By: Jen Kljajic | Lucid Lane
As the world unfolded to the unknown of what would be in the days that followed my brother’s passing associated with benzodiazepine (benzo) injury, I didn’t know I would be transported to a time and place in my mind and heart so well preserved in love and purity. As he walked off this earth, the clouds that surrounded him lifted and all that remained was the essence of all his goodness. The only thing I could see were the beams of light breaking through the clouds, the cat tails in the marsh along the side of the road, and low sunrises and sunsets as if that’s all that ever existed. Death is strange in that way. All that is grey is burned away and the vibrant colors of the soul remain. Grief does not only change people, the world around them changes too.
In benzo withdrawal, so much can be lost. Taking medication as prescribed to sleep or manage anxiety, a new normal is reached and the insidious side effects take hold, which can alter a person's personality and ability to cope overall as gaba receptors become down regulated. Unfortunately, when someone has been prescribed a benzodiazepine longer than 2-4 weeks, adaptations to the brain occurs and a dependency sets in. For some it has been documented as early as 1 week. Addiction is very different in the sense that it is a compulsion to use a substance in high amounts despite negative consequences. When someone has developed a physical tolerance to benzodiazepines and subsequently wants to stop taking them by their own volition or via a doctor’s recommendation, withdrawal symptoms will set in due to those physical adaptations. Some of these withdrawal symptoms can cause seizures or even death.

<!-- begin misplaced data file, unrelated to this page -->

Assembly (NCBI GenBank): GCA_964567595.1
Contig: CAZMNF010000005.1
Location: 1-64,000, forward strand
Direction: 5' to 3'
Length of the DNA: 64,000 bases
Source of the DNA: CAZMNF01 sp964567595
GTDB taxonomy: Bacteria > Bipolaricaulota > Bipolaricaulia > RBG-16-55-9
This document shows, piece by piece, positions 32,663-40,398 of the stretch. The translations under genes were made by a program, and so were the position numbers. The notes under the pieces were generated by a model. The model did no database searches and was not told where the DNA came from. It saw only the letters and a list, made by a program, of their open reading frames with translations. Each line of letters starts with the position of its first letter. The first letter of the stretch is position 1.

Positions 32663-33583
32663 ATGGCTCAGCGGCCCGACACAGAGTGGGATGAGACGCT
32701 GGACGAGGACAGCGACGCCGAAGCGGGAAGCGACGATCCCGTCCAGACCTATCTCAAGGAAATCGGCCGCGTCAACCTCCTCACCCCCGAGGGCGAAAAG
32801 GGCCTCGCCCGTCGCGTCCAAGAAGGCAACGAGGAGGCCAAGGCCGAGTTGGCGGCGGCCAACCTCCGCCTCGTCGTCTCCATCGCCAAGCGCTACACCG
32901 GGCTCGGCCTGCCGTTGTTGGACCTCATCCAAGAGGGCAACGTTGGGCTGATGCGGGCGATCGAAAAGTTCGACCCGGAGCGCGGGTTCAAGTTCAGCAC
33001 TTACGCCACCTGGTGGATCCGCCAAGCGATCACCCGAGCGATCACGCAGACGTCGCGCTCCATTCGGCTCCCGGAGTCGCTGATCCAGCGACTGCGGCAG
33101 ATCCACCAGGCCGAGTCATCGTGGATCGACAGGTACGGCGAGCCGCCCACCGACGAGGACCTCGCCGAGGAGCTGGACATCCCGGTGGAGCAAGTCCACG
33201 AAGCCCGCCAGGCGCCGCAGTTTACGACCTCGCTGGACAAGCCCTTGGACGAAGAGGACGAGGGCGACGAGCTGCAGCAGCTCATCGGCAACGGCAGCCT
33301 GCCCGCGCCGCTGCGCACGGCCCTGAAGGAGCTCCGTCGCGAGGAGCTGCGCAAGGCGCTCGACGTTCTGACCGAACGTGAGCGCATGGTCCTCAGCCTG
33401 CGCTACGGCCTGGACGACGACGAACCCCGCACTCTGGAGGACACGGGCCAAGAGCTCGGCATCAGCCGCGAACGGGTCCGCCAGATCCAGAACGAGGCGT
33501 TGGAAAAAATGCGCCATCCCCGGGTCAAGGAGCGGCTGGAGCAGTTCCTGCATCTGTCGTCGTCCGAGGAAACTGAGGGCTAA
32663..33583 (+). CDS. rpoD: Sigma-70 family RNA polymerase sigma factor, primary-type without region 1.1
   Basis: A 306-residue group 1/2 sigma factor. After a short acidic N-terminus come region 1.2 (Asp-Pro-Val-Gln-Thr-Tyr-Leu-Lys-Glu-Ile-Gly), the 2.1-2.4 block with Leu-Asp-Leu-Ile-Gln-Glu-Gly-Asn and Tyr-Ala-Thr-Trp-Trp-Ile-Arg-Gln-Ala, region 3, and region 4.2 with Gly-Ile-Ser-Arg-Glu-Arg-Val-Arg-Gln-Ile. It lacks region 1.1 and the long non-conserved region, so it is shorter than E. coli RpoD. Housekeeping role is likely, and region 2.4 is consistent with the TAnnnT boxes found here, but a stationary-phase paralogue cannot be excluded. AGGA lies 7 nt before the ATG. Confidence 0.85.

Individuals in benzo withdrawal have much to grieve. The time that is lost, the loss of themselves, the loss of relationships, the loss of innocence and trust, and sometimes the loss of faith. In grief we all go through the steps and not necessarily in a linear way. These steps tend to be shock, denial, anger, bargaining, depression, testing, and acceptance.
We’ve all heard you never really get over it. Instead, you get through it, and that is true. You come out the other side changed, stronger but also softened at the same time. The people in withdrawal have to practice radical acceptance of every waking moment of symptoms for months and sometimes years on end. Symptoms like burning skin, nerve pain, chemical anxiety (cortisol surges), monophobia, agoraphobia, looping thoughts, anhedonia, tinnitus, heart palpitations, weakness, fatigue, and Postural Orthostatic Tachycardia Syndrome
Like everything in nature that is cyclical, these symptoms take their turns day after day in the healing that is non-linear. When one is healed, they have to make peace with what happened to them and continue radical acceptance and self-care. There are battle scars that can only be felt in the heart and mind of a benzo warrior.
A benzo withdrawal survivors will never forget that they survived the unimaginable. Protracted symptoms, tough, yet manageable are reminders that they made it through. Their grief becomes part of them and who they are, just as someone you lost becomes part of who you are. When you lose yourself in benzo withdrawal, you still carry yourself around with you and are never really gone.
My brother never fully believed that benzodiazepines had altered his personality and that he had a benzo injury. Thus, never believed that he would get better. Those who heal after and believe or know they have a benzo injury are fortunate in that they have a chance to hope. And, though they lose so much, they realize they have everything to gain simply because they are alive.
Find Jen and Lucid Lane at https://www.lucidlane.com/
Lucid Lane is dedicated to empowering people with pain and substance use to live healthier and happier lives.
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